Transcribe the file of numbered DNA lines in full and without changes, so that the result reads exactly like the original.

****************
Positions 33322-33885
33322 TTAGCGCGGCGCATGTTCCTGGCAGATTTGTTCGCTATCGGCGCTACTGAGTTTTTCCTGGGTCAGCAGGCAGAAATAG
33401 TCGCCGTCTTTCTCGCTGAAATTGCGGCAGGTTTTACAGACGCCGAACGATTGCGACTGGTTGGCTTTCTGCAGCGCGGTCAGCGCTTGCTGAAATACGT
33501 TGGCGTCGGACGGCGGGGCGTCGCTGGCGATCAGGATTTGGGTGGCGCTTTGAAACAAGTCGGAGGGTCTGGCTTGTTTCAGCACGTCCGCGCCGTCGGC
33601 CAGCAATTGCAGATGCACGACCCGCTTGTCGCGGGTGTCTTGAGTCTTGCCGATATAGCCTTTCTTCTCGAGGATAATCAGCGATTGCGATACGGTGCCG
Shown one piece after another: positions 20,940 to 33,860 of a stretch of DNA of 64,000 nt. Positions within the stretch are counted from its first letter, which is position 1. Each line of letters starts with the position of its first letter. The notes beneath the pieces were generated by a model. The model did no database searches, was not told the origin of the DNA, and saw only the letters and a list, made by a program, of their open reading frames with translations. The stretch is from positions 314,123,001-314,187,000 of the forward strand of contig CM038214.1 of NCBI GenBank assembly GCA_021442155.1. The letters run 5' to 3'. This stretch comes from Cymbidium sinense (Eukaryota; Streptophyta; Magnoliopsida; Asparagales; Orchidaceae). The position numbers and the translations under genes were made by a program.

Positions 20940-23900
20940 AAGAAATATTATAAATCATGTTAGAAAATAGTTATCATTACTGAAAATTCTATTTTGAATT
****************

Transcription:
Positions 33322-33885
33322 TTAGCGCGGCGCATGTTCCTGGCAGATTTGTTCGCTATCGGCGCTACTGAGTTTTTCCTGGGTCAGCAGGCAGAAATAG
33401 TCGCCGTCTTTCTCGCTGAAATTGCGGCAGGTTTTACAGACGCCGAACGATTGCGACTGGTTGGCTTTCTGCAGCGCGGTCAGCGCTTGCTGAAATACGT
33501 TGGCGTCGGACGGCGGGGCGTCGCTGGCGATCAGGATTTGGGTGGCGCTTTGAAACAAGTCGGAGGGTCTGGCTTGTTTCAGCACGTCCGCGCCGTCGGC
33601 CAGCAATTGCAGATGCACGACCCGCTTGTCGCGGGTGTCTTGAGTCTTGCCGATATAGCCTTTCTTCTCGAGGATAATCAGCGATTGCGATACGGTGCCG
Shown one piece after another: positions 20,940 to 33,860 of a stretch of DNA of 64,000 nt. Positions within the stretch are counted from its first letter, which is position 1. Each line of letters starts with the position of its first letter. The notes beneath the pieces were generated by a model. The model did no database searches, was not told the origin of the DNA, and saw only the letters and a list, made by a program, of their open reading frames with translations. The stretch is from positions 314,123,001-314,187,000 of the forward strand of contig CM038214.1 of NCBI GenBank assembly GCA_021442155.1. The letters run 5' to 3'. This stretch comes from Cymbidium sinense (Eukaryota; Streptophyta; Magnoliopsida; Asparagales; Orchidaceae). The position numbers and the translations under genes were made by a program.

Positions 20940-23900
20940 AAGAAATATTATAAATCATGTTAGAAAATAGTTATCATTACTGAAAATTCTATTTTGAATT